The Sweet Triumph of Getting It Wrong: Oscar Reactions, 2016

E: Well.  It’s been a long time since I’ve been so happy to be wrong.

Honestly, I’m generally pretty happy to be wrong because it means that there was a surprise.  Though it looked like last night’s awards had settled into complete predictability, there were a few surprises and a couple of truly shocking moment (good and bad) alongside all of the expected wins.  Let’s take a quick look.

Best Supporting Actor:

When I said that Mark Rylance was the only possible spoiler for a Sly Stallone win, I didn’t remotely think it was going to happen.  Yes, Rylance won the BAFTA, but he’d never beaten Sylvester in a face off, and award show crowds have been positively gushing about him.

Best Supporting Actress:

Alicia Vikander.  No surprise.  She deserved it.

Best Actress:

Also went to the obvious.  Brie seems very nice and even though I wouldn’t have voted for her, I’m happy for her.

Best Actor:

Depressingly correct.  (While not a particular fan, my Mom was shocked that DiCaprio had never won an Oscar before; I guess we’ve at least remedied that perceived injustice.)  And good for him for highlighting his passion for environmentalism as it intersected with his film.

Best Director:

Depressingly correct.  I have nothing to say about this guy after two years of being disappointed by him.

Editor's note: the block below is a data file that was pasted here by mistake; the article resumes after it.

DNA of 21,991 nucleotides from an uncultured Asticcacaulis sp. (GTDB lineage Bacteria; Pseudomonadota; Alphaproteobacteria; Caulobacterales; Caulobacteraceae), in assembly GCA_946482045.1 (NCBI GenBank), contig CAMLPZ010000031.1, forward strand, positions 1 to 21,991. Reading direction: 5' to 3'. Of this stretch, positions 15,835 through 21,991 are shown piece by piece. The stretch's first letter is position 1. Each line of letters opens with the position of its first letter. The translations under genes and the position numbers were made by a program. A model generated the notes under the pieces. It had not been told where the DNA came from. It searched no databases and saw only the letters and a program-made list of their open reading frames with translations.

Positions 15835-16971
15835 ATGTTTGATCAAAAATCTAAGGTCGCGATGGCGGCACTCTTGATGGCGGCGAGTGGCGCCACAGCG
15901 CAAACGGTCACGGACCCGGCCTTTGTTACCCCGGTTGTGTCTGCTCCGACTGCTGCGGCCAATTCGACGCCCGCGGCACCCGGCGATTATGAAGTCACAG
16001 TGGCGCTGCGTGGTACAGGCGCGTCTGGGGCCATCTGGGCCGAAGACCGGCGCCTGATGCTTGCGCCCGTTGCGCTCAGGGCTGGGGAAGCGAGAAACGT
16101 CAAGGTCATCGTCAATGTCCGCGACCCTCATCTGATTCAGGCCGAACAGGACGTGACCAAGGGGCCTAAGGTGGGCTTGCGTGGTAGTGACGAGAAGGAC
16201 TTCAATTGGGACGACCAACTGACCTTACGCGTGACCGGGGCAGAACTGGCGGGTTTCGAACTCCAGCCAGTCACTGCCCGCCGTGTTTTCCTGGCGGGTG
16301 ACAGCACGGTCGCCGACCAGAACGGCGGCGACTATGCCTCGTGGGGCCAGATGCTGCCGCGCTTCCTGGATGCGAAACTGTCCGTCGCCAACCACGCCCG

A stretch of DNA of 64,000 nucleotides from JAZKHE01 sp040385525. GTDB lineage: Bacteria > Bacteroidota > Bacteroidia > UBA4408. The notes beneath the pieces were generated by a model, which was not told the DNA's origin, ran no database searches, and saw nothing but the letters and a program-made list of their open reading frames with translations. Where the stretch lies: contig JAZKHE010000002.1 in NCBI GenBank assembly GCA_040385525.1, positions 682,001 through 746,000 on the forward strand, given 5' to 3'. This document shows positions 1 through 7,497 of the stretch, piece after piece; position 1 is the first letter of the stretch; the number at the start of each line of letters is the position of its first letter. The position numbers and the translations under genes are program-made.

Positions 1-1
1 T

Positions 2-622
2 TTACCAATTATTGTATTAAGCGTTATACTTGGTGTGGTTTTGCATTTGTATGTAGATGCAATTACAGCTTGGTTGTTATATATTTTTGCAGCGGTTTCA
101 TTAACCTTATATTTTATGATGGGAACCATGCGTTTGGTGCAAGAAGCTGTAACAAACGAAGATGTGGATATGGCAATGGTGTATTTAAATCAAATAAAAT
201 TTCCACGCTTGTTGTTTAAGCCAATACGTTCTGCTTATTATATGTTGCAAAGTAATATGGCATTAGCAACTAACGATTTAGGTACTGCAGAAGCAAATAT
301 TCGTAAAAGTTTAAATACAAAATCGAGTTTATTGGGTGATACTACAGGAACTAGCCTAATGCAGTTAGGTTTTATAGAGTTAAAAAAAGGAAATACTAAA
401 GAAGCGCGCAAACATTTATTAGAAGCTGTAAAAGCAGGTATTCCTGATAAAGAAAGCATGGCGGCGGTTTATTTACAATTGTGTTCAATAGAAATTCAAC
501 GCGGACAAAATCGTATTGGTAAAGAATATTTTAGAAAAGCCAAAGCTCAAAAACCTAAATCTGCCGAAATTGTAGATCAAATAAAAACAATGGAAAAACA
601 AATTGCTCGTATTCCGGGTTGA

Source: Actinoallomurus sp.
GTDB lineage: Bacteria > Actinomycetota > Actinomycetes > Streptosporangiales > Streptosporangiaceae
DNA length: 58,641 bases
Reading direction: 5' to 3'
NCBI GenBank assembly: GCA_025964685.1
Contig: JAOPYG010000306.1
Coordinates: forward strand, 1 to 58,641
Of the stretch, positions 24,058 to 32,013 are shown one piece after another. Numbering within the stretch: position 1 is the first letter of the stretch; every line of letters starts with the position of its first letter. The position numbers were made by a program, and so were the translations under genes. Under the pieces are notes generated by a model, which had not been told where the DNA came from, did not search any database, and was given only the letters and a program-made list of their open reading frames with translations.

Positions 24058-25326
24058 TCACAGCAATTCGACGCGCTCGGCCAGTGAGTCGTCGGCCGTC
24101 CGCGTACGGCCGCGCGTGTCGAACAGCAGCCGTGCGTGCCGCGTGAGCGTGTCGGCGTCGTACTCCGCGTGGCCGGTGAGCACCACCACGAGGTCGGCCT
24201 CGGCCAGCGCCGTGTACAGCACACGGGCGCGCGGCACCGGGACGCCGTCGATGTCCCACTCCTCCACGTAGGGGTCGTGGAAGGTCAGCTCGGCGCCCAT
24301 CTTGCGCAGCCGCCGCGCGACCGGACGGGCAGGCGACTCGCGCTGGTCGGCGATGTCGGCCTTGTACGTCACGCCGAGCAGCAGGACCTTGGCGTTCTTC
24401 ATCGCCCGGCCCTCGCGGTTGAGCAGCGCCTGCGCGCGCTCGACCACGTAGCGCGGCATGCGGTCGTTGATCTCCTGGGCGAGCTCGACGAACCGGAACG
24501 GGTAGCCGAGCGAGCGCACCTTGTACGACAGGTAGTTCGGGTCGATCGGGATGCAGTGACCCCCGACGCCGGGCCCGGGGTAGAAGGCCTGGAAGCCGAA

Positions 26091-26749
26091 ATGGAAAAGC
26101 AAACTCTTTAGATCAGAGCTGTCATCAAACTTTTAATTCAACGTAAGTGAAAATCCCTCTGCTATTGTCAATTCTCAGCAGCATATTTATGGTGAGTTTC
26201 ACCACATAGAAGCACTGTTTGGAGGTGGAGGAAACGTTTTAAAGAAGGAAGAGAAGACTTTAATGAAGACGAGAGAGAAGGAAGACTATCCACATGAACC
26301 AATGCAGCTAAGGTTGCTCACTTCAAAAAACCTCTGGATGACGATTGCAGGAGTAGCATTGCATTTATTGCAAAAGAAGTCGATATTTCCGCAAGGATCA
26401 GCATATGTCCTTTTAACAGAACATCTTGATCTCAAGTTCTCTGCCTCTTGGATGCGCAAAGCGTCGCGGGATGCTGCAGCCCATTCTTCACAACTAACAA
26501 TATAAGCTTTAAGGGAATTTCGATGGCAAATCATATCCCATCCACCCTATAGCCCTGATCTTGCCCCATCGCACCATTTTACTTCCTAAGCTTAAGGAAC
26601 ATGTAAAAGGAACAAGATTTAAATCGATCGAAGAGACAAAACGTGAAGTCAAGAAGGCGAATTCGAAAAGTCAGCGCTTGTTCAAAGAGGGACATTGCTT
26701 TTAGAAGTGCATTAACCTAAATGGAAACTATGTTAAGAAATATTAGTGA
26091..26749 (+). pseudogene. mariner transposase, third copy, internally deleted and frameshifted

Best Picture:

Yes yes yes yes yes!  I was and am so thrilled.  Okay, so Spotlight was one of my alternatives, and I wasn’t strongly sure about The Revenant, but I just couldn’t bring myself to hope that the latter would win and the former would lose.

Biggest Winner of the Night:

Mad Max: Fury Road took home the most Oscars, winning 6 out of the 10 categories in which it was nominated.  I started to think by the middle of the telecast that Mad Max and George Miller had a chance to unseat Inarritu and The Revenant.  I much prefer Spotlight as a winner (a film that means something!) and I’m still scratching my head over Mad Max’s nominations for director and picture, but I’m very happy for the multi-national crew with their great giddy cheerfulness and their obvious love of director George Miller.

Surprising Win:

The way things were going, I assumed Mad Max had Visual Effects in the bag, but Ex Machina‘s surprise win was pretty great, especially because they were so shocked by it themselves.  I love love love that the producers picked Andy Serkis to give out this award, too, as well as his crack about Donald Trump.

Expected Wins:

It was widely assumed that Spotlight and The Big Short would take the original and adapted screenplay categories, and they did.  Again, I predicted Inside Out for animated feature and Son of Saul for Foreign Film, and both of them won.  Ennio Morricone took home his first competitive Oscar for the score of The Hateful Eight (nicely mentioning John Williams, who was singled out with a little droid tribute for receiving his 50th nomination, a feat so astounding we had to look it up afterwards to prove to my parents it was possible, as a brilliant competitor) and Emmanuel Lubeski became the first cinematographer to win three years in a row.  I can’t help wondering what he and Inarritu have planned for the rest of this year.